You see, strange things were starting to happen with the Floyd and particularly with Barrett.

“See Emily Play” was Top Five which enabled Barrett to more than adequately live out his pop star infatuation number to the hilt, the Hendrix curls, kaftans from “Granny’s”, snakeskin boots and Fender Telecasters were all his for the asking, but there were the, uh, unstabilising influences.

First came the ego-problems and slight prima donna fits, but gradually the Floyd, Jenner et al realized that something deeper was going on. Take the Floyd’s three Top Of The Pops appearances for “Emily.”

Jenner: “The first time Syd dressed up like a pop star. The second time he came on in his straightforward, fairly scruffy clothes, looking rather unshaven. The third time he came to the studio in his pop star clothes and then changed into complete rags for the actual TV spot.”

It was all something to do with the fact that John Lennon had stated publicly he wouldn’t appear on Top Of The Pops. Syd seemed to envisage Lennon as some sort of yardstick by which to measure his own situation as a pop star. “Syd was always complaining that John Lennon owned a house while he only had a flat.” states Pete Barnes.

But there were far darker manifestations of a definite impending imbalance in the Barrett psyche.

He was at that point involved in a relationship with a girl named Lynsey, an affair which took an uncomfortably bizarre turn when the lady involved appeared on Peter Jenner’s doorstep fairly savagely beaten up.

“I couldn’t believe it at the time. I had this firm picture of Syd as this really gentle guy, which is what he was, basically.”

Something was definitely awry. In fact there are numerous fairly unpleasant tales about this particular affair (including one that claims Barrett to have locked the girl in a room for a solid week, pushing water-biscuits under the door so she wouldn’t starve) which are best not dwelt on.

But to make matters worse, Syd’s eyes were often seen to cement themselves into a foreboding, nay quite terrifying, stare which *really* started to put the frighteners on present company. The head would tilt back slightly, the eyes would get misty and bloated. Then they would stare right at you and right through you at the same time.

One thing was painfully obvious: the boy genius was fast becoming mentally totally unhinged.

Perhaps it was the drugs. Barrett’s intake at the time was suitably fearsome, while many considered his metabolism for such chemicals to be a trifle fragile. Certainly they only tended towards a further tipping of the psyche scales, but it would be far too easy to write Barrett off as some hapless acid amputee even though certain folks now claim that a two-month sojourn in Richmond with a couple suitably named “Mad Sue” and “Mad Jock” had him drinking a cup of tea each morning which was unknown to Syd, spiked with a heavy dosage of acid.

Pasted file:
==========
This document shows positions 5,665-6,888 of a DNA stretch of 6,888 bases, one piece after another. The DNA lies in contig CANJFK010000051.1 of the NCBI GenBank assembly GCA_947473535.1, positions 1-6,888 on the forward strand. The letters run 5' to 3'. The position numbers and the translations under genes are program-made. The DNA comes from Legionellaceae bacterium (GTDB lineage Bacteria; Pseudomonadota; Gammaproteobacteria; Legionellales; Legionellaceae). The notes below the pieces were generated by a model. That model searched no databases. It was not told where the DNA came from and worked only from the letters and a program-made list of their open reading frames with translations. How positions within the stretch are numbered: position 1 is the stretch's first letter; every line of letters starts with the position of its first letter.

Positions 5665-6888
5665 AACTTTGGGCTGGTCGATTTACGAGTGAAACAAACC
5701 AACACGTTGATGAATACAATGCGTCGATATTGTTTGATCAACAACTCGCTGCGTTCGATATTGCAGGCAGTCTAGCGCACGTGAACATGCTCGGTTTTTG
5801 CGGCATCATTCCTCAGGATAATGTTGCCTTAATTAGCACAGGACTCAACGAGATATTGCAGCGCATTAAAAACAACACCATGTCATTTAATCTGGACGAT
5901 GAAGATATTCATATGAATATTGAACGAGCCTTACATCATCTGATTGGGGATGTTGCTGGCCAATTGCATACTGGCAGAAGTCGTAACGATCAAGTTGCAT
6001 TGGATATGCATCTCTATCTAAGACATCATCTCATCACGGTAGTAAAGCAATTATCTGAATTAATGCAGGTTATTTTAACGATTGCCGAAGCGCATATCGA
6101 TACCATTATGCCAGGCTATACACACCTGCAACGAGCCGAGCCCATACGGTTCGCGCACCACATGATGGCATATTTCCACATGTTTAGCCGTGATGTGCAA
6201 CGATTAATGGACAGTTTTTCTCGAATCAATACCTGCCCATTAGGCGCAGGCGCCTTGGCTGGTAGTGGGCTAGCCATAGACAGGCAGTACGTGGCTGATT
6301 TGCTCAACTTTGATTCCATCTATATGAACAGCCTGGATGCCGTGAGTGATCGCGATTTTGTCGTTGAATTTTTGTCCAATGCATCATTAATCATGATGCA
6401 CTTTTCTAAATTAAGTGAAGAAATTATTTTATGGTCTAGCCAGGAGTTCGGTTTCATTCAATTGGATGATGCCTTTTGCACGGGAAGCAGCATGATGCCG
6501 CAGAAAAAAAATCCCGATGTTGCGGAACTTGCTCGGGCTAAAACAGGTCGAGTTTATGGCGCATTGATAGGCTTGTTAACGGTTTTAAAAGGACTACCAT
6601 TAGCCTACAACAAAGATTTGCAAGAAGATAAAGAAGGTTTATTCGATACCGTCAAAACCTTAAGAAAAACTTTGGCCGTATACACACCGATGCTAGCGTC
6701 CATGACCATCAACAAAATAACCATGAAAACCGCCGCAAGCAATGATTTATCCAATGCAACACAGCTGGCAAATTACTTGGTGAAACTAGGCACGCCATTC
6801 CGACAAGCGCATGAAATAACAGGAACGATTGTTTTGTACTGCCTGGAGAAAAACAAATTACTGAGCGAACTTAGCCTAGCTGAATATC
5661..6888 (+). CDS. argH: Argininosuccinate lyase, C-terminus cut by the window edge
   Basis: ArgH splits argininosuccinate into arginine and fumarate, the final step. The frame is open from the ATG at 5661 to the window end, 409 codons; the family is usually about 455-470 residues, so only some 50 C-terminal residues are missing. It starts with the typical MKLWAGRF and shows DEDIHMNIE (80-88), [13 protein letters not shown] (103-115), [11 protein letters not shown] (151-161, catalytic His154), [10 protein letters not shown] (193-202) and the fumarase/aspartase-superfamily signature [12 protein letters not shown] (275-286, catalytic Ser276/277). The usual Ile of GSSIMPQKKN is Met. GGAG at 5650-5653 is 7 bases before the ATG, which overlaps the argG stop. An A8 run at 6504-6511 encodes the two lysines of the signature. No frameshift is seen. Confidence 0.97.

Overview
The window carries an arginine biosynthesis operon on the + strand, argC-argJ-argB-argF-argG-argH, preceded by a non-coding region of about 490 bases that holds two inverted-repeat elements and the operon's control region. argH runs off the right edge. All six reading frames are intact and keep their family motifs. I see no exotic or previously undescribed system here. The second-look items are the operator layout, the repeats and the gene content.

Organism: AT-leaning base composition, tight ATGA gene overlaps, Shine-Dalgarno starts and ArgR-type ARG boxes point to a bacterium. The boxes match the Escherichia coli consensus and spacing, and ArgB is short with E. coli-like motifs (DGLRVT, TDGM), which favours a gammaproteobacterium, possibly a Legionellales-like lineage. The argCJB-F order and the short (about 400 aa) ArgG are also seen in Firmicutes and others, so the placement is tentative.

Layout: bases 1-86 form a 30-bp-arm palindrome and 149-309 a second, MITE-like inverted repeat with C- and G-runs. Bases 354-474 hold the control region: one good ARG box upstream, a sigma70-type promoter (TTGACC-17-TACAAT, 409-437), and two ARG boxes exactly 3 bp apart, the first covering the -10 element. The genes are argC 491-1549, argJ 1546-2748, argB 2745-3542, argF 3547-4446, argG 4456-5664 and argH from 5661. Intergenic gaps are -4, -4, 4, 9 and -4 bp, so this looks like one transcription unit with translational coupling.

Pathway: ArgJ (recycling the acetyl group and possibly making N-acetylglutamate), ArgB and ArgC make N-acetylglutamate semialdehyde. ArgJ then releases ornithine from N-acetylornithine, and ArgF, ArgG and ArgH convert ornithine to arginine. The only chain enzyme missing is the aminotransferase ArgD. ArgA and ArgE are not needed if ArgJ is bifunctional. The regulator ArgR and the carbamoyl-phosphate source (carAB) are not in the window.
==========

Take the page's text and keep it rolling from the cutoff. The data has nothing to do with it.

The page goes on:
Such activity can, of course, lead to a certain degree of brain damage, but I fear one has to stride manfully blind-folded into a rather more Freudian landscape, leading us to the opinion of many people I talked to who claimed that Syd’s dilemma stretched back to certain childhood traumas.

The youngest of a family of eight, heavily affected by the sudden death of his father when Syd was twelve years old, spoilt by a strong-willed mother who may or may not have imposed a strange distinction between the dictates of fantasy and reality – each contention forms a patch work quilt like set up of insinuations and potential cause and effect mechanisms.

“Everyone is supposed to have fun when they’re young, I don’t know why, but I never did”, Barrett talking in an interview to Rolling Stone, Autumn 1971.

Peter Jenner: “I think we tended to underrate the extent of his problem. I mean, I thought that I could act as a mediator – y’know having been a sociology teacher at the L.S.E. and all that guff…

“I think, though…one thing I regret now was that I made demands on Syd. He’d written “See Emily Play” and suddenly everything had to be seen in commercial terms. I think we have pressurized him into a state of paranoia about having to come up with another ‘hit single’.